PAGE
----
Guilt-free Balance

photo 2This whole week I’ve been in a great mood and really productive. The reason? I just got back from vacation on Sunday night. There is plenty of advice on what you should make time for to find work-life balance, but I don’t find much that deals with the root of why academics work too much: guilt.

Now it’s no secret that academia has traditionally had a toxic culture that encourages overwork and that early career researchers (ECRs) are pushing back to change that. But what can we do right now as products of this culture? For me the answer to this and most of my mental health struggles is be kinder to myself. Which okay sounds simple, but being a high strung type-A means it has taken me lots of practice to implement.

I can’t find the cartoon right now, but Ill add it in here when I have time to dig it up. It’s an exchange between a therapist and a client that goes roughly as follows:

Therapist: Do people deserve love and kindness?

Client: Yes.

Therapist: Even when they make a mistake?

Client: Of course.

Therapist: Then, why don’t you?

This cartoon helps me snap out of being overly critical of myself such as when I tell myself that I should feel guilty over what should be a reasonable action such as a vacation.

To move past harsh feelings, I recognize where those feelings are coming from and use script along the lines of, “It’s reasonable I had that feeling because of X, but I can choose to not fixate on it.” So for my guilt over taking a vacation it might look like:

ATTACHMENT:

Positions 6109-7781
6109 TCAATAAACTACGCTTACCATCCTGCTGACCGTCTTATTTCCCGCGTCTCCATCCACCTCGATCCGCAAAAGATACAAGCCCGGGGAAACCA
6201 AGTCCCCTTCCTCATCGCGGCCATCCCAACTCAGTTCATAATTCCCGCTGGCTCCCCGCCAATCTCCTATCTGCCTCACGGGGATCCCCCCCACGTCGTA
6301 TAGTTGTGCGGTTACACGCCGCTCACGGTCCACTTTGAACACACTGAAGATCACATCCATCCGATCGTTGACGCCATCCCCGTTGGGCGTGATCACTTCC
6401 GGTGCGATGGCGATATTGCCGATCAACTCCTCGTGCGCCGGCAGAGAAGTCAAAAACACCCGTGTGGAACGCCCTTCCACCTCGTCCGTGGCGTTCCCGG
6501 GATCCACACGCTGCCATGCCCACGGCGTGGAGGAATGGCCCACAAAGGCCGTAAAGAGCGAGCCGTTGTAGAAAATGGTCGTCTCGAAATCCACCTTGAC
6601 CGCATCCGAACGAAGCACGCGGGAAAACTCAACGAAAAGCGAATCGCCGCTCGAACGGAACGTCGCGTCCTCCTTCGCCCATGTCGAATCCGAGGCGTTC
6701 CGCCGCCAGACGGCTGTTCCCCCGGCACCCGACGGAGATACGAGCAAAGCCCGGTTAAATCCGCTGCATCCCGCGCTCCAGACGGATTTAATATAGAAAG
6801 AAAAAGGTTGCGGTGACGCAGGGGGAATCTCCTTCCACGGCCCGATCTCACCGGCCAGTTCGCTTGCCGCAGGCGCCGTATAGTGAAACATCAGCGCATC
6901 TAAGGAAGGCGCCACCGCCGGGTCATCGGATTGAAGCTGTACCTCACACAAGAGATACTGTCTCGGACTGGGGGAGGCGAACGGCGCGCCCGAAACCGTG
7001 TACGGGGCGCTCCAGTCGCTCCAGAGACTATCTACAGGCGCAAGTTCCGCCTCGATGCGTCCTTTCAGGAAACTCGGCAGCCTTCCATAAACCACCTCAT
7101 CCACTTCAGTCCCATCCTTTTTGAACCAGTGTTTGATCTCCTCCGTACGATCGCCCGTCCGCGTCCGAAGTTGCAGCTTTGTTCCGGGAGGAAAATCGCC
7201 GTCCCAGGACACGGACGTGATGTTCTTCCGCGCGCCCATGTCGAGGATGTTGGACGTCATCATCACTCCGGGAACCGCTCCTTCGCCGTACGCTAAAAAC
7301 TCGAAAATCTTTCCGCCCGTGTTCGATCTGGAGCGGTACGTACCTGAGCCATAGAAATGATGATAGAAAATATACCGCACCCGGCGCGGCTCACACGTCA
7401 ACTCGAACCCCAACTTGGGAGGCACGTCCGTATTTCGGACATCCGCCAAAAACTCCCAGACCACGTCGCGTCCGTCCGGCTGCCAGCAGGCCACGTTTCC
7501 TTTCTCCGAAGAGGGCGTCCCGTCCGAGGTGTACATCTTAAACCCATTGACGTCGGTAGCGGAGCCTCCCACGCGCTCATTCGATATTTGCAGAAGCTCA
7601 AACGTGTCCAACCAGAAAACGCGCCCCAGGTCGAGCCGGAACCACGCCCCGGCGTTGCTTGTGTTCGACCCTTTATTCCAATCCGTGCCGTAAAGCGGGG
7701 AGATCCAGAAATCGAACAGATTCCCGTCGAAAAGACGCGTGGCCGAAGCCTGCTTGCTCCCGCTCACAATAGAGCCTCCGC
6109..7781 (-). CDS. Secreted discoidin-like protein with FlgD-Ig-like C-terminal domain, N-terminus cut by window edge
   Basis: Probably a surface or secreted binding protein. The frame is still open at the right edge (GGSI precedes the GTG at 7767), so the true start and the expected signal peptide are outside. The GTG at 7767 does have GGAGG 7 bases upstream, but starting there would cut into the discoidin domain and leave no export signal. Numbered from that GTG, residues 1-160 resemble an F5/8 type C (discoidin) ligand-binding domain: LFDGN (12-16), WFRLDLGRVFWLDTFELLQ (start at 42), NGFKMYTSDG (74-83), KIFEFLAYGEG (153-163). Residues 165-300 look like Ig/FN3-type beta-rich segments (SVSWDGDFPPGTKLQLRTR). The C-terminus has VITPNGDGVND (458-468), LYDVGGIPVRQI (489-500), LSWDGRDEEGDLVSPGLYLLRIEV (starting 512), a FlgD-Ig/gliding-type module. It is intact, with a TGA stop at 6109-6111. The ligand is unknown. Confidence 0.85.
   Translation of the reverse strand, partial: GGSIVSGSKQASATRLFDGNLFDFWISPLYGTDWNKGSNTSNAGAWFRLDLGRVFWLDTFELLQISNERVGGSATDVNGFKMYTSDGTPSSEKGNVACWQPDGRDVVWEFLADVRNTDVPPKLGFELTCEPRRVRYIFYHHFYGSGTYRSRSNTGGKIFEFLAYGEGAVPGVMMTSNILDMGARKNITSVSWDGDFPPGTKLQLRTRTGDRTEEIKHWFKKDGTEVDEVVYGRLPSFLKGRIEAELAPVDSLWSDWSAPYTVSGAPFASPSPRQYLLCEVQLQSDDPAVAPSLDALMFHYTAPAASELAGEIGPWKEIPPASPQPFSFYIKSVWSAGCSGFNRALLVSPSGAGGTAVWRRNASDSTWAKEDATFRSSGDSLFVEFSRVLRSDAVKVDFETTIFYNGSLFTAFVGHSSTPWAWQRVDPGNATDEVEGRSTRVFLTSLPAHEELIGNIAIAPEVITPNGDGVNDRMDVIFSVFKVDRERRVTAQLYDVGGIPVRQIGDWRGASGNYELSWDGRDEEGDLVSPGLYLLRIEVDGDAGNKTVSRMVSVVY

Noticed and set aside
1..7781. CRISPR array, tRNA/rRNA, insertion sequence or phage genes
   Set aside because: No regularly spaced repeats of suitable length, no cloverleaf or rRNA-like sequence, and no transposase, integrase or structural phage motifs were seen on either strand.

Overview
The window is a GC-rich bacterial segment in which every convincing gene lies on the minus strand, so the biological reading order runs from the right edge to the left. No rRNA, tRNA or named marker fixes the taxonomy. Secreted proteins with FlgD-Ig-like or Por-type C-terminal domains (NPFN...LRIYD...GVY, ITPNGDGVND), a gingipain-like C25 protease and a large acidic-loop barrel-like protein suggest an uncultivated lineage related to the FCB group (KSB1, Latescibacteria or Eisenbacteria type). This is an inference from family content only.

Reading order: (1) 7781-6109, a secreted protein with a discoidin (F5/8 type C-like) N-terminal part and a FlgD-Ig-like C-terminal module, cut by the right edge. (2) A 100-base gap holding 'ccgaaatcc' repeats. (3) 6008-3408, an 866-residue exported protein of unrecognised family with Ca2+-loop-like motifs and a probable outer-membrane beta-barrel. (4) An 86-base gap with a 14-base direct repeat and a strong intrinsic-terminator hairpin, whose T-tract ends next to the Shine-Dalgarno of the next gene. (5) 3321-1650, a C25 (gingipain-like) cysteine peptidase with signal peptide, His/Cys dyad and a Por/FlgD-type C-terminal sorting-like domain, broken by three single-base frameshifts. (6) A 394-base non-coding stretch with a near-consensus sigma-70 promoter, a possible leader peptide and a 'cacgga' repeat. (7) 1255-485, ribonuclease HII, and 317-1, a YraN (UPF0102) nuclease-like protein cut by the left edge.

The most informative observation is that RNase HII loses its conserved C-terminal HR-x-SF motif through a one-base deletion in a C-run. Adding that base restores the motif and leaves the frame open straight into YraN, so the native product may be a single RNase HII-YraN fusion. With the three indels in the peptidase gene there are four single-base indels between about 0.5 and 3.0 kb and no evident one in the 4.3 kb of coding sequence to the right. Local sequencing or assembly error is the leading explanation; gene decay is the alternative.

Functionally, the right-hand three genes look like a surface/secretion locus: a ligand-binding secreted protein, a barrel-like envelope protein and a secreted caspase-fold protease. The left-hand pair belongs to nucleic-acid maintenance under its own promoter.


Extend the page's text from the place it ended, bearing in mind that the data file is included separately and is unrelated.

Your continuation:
“It’s reasonable that I feel guilty because the toxic culture of academia people to think that they should always be working. Academia doesn’t have structures in place for students to log and request vacation days like most salaried jobs do, so I don’t have as clear permission from the system to take those days off. But healthy work environments allow for those days so I can come back to work refreshed and recharged instead of burning out. It’s reasonable I had some guilt creep up, but I know that taking time off isn’t something bad, so I am going to let this feeling pass.”

To be clear though, those kinds of internal monologues don’t make the guilt disappear forever, but each time I repeat that conversation it goes a little faster every time. I’ve had days where the thought pop back up only moments after I finish telling myself to let it pass. And then I have to be kind to myself that the thought came back so soon! It’s a skill so it takes time and practice to incrementally get better at it, and that’s just fine.

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